Last month, I shared that the vista at Stratford Ecological Center on Liberty Road was green, green, green; this month, I can add that the green growth has become thick, thick, thick. The hot and humid weather in mid-May, followed by a little rain at the end of the month, and then daily showers from the first of June for 10 days acted like a dose of plant steroids.
The first cutting of hay was a challenge, as it took five days to dry, with the last of the 369 bales stored in the loft on Saturday, May 22. After a limited 2020 hay harvest, our stocks were exhausted, and we began immediately feeding the new bales to the livestock in the barn.
The clutch went out on the bigger of our two tractors, the 2955 John Deere. It is not going to be an easy repair, as the engine requires splitting open to gain access. At this time of the year there are a number of tractor repairs ahead of us at Parrott Implement Company in Richwood. We have our fingers crossed it will be back in time for the second hay cutting.
Frances, our 500-pound black Berkshire/Duroc sow arrived from New Philadelphia, Ohio, on June 1, looking travel weary and appearing imminently ready to give birth. We were expecting another sow the week before Frances’s arrival, but she suddenly farrowed and needed to stay home! Frances actually waited a week before giving birth to nine live piglets.
When Frances farrowed, farmhand Pete was in the barn and climbed into the pen to ensure a piglet was not squashed. Frances grumbled but was not aggressive, and Pete retreated safely. Within minutes, he was back in the pen tending to two piglets who were not breathing. He revived one by tapping on his chest, and yet another by dunking him in water. Pete, a past fire chief, was declared a hero by those watching the birth. Their color ranges from solid black to pink to multi-colored. This is Frances’ fifth pregnancy, one more than the average sow, and she is not producing enough milk. Her feed is being supplemented by our goat milk, and the piglets are trying to suckle and sup either goat or powdered milk from a creep feeder.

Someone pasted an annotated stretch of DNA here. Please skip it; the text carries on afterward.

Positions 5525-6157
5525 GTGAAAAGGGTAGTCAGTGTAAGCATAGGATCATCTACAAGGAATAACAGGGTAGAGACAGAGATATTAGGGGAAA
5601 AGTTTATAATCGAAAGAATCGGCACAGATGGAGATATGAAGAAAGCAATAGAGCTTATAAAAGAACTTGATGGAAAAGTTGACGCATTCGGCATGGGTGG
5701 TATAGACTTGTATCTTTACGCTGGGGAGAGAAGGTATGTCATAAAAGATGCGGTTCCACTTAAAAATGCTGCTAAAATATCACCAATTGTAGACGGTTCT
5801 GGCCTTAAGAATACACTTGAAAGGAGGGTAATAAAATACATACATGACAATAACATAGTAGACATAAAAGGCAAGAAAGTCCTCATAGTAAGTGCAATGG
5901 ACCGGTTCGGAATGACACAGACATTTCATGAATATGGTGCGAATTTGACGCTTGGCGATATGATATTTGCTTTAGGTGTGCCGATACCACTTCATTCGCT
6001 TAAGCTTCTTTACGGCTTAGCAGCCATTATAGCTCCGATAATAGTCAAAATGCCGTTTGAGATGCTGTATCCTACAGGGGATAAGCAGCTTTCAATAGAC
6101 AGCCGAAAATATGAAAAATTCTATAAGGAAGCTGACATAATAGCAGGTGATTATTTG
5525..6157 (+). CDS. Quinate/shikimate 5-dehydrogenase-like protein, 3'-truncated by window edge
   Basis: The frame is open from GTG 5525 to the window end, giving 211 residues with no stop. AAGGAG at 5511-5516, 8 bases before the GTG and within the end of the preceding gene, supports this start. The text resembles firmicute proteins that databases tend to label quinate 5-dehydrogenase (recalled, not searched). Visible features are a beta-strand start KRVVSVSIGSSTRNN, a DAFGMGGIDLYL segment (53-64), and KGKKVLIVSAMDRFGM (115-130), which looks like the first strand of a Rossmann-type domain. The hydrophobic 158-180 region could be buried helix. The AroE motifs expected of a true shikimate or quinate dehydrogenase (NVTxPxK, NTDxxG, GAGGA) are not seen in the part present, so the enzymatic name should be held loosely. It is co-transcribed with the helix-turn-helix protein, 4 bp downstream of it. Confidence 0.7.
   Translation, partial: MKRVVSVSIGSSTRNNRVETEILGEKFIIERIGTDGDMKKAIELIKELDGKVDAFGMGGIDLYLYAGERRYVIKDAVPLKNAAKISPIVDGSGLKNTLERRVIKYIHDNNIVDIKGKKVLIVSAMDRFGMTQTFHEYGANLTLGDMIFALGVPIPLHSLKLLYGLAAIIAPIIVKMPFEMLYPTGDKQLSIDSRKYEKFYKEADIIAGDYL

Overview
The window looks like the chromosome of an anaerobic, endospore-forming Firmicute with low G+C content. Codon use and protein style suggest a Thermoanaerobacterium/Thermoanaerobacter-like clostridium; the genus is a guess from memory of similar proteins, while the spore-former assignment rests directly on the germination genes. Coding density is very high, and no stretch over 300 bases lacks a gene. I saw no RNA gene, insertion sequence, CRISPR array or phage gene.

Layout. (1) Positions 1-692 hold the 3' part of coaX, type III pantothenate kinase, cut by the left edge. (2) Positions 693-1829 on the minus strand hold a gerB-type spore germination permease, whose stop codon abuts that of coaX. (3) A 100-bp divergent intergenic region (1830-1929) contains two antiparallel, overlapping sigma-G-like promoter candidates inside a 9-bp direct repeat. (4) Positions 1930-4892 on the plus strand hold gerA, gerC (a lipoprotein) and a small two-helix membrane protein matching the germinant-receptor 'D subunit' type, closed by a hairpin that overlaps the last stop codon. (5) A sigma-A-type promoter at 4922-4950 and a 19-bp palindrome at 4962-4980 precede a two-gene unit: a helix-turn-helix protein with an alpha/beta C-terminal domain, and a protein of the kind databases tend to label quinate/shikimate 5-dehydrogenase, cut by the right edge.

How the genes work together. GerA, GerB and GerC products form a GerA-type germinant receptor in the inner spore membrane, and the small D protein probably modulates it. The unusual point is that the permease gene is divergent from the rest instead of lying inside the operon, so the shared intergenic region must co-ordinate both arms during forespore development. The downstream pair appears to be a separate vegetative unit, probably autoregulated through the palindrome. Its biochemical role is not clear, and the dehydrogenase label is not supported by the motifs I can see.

Fifty farm camp counselors aged 13 and up spent three days in training during the first week of June, prior to the start of camp on June 7. The number was much higher than usual as 50% of them missed attending their final year of farm camp due to COVID and wanted to return. The six senior counselors will remain with us for the nine weeks of camp, while each junior spends two weeks. Once more the farm felt truly alive again as energy flowed between the counselors as they reunited with their former camp friends.
Alexis and Katelyn began their agriculture internship on June 1. Alexis graduated with a bachelor’s degree in communications, and Katelyn will graduate with a bachelor’s degree in biology. Both have a deep interest in animals but little knowledge of farm animals or operating a farm and hope to remedy this by spending the summer under Farmer Jeff’s guidance. They appreciate his instruction and explanation why they are to do a certain task. An important assignment is a daily count of the animals and observing their well-being. They now know that after a wet day in the fields, all the sheep walk back to the barn bobbing their heads and plodding through the mud, but very few require attention for lameness. They enjoy that every day is different and leave with a feeling of satisfaction. What more can a green intern desire!
The big greenhouse has been replanted with summer vegetables, with the credit going to the Tuesday women gardeners. A hundred tomato plants in field 2 and corn in the east half of field 5 remain to be planted. The squash and green beans on the west edge of field 2 are sprouting; the spelt is healthy and the pastures include an abundance of nutritious nitrogen-fixing red clover. Farmer Jeff is practicing a system called prescribed grazing, involving the use of smaller fenced areas for maximum efficiency using the New York Conservation Practice Standard. In so doing, we meet the requirements of the Environmental Quality Incentives Program (EQIP) and receive a grant.
Stratford is open by registration only every Saturday from 9 a.m. to 1 p.m. through August. With the lifting of COVID regulations, we hope by fall to have more opportunities for people to visit us. Meanwhile, stay cool and enjoy the official start of summer.
Pauline Scott is a farm and nature guide at Stratford Ecological Center, 3083 Liberty Road, Delaware. She can be reached at 740-363-2548 or by email at email@example.com. Website: StratfordEcologicalCenter.org.